Gender affirming surgeries (GAS) have been steadily increasing in the US, with the gender affirming mastectomy (GAM) being the most common surgery performed. Complications associated with these surgeries include hematoma and seroma. Prior studies in orthopedics, plastic surgery, and trauma have shown significant reduction of bleeding and ecchymosis with the use of tranexamic acid (TXA). TXA is a synthetic amino acid that blocks plasminogen conversion to plasmin, to stabilize clot formation. The intravenous (IV) efficacy in reducing hematoma rates has been established in implant-based breast reconstruction, as well as in reduction mammaplasty. However, there are currently no studies investigating the use of IV TXA in patients undergoing GAM.
The investigators propose a single-center, prospective randomized control trial to evaluate the efficacy and safety of intravenous tranexamic acid in decreasing hematoma and seroma rates for top surgery patients at UCSF. Patients will be randomized into two groups, an experimental group receiving IV TXA and a control group that will not receive IV TXA.
Patients in the experimental group will receive a loading dose of tranexamic acid (TXA) at a concentration of 1g/10ml over a period of 10 minutes, administered immediately following anesthesia induction. Patients will be excluded if they have a history of coagulopathy, bleeding disorders or prior chest surgery. Demographic data, surgical characteristics, and postoperative outcomes will also be recorded and analyzed. The investigators hypothesize that the use of IV TXA will significantly reduce hematoma, seroma, postoperative drain output, and time to drain removal in patients undergoing GAM.
Aim 1: To evaluate the effectiveness of IV TXA in reducing intraoperative bleeding, post-operative hematoma and seroma formation, drain output, and time to drain removal in patients undergoing GAM.
Aim 2: To compare the incidence of thromboembolic events and wound complications between patients receiving IV TXA and those who do not after GAM.
This is a prospective, randomized, controlled single-surgeon trial performed at the University of California San Francisco that investigates the use of IV TXA in patients undergoing GAM. All patients who meet WPATH guidelines for GAM, undergo GAM, ASA I-III, and are >18 years old will have the opportunity to be enrolled. Patients will be randomized by a random computer generator and will be notified after randomization as to which group they are assigned.
The investigators will enroll patients into this prospective trial investigating the effect of IV TXA on postoperative bleeding, hematoma, seroma, drain output, and time to drain removal. Patients will be randomized into two groups, an experimental group receiving IV TXA and a control group that will not receive IV TXA. Patients will be excluded if they are <18 years old, have a history of prior chest surgeries, coagulopathy or bleeding disorders, and have a history of thromboembolic events including deep vein thrombosis or pulmonary embolism. Patients will also be excluded if they are chronically anticoagulated, are on antiplatelet medications or have ever had an adverse reaction to IV TXA.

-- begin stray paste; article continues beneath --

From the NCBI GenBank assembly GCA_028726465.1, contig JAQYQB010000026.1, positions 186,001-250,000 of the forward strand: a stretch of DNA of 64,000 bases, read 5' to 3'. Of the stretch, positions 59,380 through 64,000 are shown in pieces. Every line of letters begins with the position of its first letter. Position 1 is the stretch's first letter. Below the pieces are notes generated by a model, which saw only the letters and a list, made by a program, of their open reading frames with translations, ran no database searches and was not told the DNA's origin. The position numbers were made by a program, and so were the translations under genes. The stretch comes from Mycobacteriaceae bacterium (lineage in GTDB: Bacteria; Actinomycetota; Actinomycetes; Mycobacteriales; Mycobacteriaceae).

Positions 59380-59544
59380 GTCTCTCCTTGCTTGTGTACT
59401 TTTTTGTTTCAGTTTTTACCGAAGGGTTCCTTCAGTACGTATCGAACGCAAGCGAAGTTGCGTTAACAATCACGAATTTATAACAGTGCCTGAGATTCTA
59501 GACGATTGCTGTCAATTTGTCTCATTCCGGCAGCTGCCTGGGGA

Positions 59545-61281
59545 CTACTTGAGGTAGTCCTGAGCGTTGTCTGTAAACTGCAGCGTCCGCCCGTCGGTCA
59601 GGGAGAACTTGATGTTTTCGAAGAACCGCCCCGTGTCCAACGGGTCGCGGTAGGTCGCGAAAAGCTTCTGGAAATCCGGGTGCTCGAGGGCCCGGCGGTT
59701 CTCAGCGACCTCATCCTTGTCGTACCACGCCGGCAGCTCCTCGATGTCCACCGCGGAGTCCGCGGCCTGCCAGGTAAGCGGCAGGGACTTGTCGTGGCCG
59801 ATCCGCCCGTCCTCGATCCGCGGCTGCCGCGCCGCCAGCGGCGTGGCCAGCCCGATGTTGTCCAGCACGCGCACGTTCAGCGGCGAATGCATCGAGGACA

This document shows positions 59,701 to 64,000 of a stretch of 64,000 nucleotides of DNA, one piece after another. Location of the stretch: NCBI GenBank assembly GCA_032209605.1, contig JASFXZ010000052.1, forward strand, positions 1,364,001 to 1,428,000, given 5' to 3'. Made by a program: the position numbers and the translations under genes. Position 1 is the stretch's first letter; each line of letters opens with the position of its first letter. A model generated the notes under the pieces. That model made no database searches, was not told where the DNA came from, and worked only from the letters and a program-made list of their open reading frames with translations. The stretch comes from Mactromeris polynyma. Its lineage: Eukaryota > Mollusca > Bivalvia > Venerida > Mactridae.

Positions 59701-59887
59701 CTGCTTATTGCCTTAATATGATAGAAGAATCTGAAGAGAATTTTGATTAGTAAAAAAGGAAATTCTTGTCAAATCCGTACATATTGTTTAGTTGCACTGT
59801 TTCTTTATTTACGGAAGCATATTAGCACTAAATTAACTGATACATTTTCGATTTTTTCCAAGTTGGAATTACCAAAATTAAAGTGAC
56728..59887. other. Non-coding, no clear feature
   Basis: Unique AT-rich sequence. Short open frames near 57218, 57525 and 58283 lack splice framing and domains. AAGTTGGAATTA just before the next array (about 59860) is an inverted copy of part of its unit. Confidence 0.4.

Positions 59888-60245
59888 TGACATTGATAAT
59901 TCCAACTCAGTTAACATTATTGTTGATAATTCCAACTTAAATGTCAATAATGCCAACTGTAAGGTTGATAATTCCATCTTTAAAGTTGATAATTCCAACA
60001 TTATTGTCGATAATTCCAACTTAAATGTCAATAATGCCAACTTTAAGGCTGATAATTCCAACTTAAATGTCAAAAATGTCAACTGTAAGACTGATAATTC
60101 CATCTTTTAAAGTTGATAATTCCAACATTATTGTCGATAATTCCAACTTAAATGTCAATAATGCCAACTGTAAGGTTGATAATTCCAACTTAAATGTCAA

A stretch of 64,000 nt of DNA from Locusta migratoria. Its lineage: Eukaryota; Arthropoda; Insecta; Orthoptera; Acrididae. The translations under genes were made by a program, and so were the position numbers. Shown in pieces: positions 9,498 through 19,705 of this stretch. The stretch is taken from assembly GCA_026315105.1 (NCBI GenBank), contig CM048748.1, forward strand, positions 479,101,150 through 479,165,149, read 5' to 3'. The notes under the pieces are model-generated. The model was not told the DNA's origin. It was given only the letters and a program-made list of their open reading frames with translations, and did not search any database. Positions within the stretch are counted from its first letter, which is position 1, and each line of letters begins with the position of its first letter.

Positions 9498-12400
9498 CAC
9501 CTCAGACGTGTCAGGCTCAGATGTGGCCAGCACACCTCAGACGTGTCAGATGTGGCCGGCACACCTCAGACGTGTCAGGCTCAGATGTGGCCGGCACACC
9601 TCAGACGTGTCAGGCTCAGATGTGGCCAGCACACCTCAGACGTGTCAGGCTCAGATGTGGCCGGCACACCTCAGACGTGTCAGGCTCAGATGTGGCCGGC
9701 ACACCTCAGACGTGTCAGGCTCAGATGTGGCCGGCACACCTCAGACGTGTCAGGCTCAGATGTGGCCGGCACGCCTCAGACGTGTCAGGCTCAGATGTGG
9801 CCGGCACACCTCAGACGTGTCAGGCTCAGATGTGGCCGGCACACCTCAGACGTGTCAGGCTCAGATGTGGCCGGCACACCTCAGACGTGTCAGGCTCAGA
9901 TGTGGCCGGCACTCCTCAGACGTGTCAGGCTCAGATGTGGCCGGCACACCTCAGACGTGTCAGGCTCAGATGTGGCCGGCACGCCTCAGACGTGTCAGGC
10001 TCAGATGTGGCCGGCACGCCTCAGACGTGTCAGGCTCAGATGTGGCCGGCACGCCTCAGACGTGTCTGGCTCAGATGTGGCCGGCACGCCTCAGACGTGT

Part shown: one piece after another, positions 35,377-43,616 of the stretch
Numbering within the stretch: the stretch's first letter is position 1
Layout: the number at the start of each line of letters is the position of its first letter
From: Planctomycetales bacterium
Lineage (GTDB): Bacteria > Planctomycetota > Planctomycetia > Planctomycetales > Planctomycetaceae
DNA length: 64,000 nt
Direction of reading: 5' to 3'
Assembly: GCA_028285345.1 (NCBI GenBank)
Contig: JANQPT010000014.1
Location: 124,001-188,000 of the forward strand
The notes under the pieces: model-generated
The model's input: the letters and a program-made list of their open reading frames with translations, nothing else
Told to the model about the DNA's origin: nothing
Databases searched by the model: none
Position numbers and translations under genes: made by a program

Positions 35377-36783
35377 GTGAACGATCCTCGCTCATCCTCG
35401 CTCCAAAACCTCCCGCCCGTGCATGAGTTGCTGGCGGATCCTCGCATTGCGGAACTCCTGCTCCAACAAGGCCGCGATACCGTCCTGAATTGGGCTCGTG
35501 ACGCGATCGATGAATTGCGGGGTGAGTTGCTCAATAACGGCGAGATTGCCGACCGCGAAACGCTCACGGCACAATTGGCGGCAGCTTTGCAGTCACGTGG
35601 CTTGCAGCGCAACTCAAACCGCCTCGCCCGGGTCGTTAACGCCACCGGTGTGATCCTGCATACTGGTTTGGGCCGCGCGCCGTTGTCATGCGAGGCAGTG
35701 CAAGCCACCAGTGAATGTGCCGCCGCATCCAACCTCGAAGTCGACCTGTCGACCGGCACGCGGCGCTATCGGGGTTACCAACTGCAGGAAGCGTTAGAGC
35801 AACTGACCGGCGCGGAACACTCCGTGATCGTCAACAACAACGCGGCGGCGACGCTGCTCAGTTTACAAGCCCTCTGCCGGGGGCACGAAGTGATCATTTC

All patients who are being scheduled to undergo bilateral mastectomy with immediate reconstruction will be recruited to participate in the study. Patients will be consented to participate in the preoperative visit.
Experimental Group: Patients in the experimental group will receive a loading dose of tranexamic acid (TXA) at a concentration of 1g/10ml over a period of 10 minutes, administered immediately following anesthesia induction. Postoperative care will be standard and based on established UCSF guidelines.
Control Group: Patients in the control group will not receive any TXA intraoperatively and will undergo a traditional GAM.
Tranexamic Acid is available as a sterile, single-dose. This 1g vial is readily available in the anesthesia cart in the operating room. Immediately following induction, the anesthesia team will administer 1g of TXA intravenously. After obtaining hemostasis and irrigating as per standard practice, anesthesia shall not use any other hemostatic agents.
Post-procedure, each patient will be provided with standard postoperative instructions which will include a chart to record daily drain outputs for the right and left sides. At subsequent postoperative visits, drain output will be assessed at each clinic visit to determine timing for removal. The total drain output will be measured by the patient and later logged into our chart for later analysis. Drains will be removed per standard practice at our institution which is when they have produced < 30cc/day for at least 3 days.
At each clinic visit, the investigators will assess for clinical signs of hematoma and seroma, and objectively measure aggregate drain output. Demographic data, surgical characteristics, and postoperative outcomes such as hematoma, seroma, drain output, wound complications, surgical site infections, and thromboembolic events will be recorded and analyzed. These outcomes will be evaluated in the immediate 3-month postoperative period, with a 1-year follow-up review of patient charts. The primary outcomes will include the presence of hematoma, seroma, and drain output, and time to drain removal, while the secondary outcomes will consist of thromboembolic events and wound complications.
Patients will be managed for hematoma and seroma as per standard procedure, whether with ultrasound, clinic aspiration, IR drain placement, or return to the operating room as deemed necessary by the senior surgeon.